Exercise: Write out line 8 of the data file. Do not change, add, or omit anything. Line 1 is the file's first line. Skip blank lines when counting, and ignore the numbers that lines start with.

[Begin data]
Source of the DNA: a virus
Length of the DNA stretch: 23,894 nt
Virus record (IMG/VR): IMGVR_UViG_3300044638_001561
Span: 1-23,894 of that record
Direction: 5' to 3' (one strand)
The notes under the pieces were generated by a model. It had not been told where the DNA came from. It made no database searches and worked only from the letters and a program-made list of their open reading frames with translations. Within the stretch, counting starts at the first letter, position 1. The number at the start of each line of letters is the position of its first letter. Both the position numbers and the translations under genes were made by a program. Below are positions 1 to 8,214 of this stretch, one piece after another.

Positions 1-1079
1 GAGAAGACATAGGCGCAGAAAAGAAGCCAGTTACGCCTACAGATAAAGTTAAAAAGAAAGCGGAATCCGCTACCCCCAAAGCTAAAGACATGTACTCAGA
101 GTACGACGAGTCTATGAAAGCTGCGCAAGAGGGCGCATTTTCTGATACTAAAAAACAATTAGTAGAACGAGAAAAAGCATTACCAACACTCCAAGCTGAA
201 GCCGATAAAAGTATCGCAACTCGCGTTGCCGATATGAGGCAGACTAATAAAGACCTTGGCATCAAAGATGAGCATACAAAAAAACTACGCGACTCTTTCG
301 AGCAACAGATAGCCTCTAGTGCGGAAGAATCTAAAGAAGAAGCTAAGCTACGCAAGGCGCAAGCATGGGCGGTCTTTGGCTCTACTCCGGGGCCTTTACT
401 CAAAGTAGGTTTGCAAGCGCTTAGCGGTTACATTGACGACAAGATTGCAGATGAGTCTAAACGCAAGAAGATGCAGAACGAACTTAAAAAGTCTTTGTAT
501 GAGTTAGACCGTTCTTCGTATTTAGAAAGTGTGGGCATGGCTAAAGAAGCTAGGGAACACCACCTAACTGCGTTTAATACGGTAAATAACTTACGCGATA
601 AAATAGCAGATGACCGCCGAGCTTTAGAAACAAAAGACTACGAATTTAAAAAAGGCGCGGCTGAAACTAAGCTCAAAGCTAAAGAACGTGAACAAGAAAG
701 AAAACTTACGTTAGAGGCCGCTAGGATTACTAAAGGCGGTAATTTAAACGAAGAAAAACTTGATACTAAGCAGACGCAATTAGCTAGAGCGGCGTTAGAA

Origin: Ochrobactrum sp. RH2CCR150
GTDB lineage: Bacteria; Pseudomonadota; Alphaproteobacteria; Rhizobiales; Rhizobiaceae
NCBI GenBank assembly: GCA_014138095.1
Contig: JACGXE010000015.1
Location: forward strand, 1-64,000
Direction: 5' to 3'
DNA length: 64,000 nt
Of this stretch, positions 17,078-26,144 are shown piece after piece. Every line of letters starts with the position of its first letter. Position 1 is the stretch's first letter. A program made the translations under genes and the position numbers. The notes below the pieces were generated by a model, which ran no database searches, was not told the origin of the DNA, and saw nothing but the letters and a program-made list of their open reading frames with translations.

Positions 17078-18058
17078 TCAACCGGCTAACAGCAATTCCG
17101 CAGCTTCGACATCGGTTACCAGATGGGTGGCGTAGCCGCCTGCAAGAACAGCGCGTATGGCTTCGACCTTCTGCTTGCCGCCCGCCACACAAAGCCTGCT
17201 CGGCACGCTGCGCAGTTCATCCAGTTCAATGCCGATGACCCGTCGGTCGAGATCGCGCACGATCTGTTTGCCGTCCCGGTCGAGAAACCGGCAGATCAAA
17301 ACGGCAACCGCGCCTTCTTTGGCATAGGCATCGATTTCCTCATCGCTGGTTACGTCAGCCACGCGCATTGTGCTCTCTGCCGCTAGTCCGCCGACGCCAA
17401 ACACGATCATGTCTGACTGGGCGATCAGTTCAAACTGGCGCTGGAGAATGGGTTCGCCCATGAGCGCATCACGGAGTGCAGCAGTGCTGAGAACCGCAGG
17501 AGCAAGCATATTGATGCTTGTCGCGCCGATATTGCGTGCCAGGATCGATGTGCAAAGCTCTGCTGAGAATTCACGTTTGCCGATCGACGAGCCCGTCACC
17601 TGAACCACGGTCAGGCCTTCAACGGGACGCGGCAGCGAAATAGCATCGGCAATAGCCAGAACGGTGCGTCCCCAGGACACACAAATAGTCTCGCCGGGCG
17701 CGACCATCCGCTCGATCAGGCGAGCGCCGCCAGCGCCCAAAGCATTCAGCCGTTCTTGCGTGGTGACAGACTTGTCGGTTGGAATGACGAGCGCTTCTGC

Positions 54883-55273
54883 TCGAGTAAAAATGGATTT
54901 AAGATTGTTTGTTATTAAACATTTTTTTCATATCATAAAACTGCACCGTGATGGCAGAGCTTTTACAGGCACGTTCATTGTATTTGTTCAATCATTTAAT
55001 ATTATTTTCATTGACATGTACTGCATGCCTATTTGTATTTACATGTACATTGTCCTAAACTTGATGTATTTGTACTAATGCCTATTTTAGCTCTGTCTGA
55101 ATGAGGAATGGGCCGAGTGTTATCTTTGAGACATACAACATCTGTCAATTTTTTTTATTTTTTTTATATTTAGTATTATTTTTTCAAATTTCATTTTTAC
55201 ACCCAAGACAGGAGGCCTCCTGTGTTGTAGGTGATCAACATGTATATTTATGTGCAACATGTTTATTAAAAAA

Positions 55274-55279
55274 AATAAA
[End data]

1 GAGAAGACATAGGCGCAGAAAAGAAGCCAGTTACGCCTACAGATAAAGTTAAAAAGAAAGCGGAATCCGCTACCCCCAAAGCTAAAGACATGTACTCAGA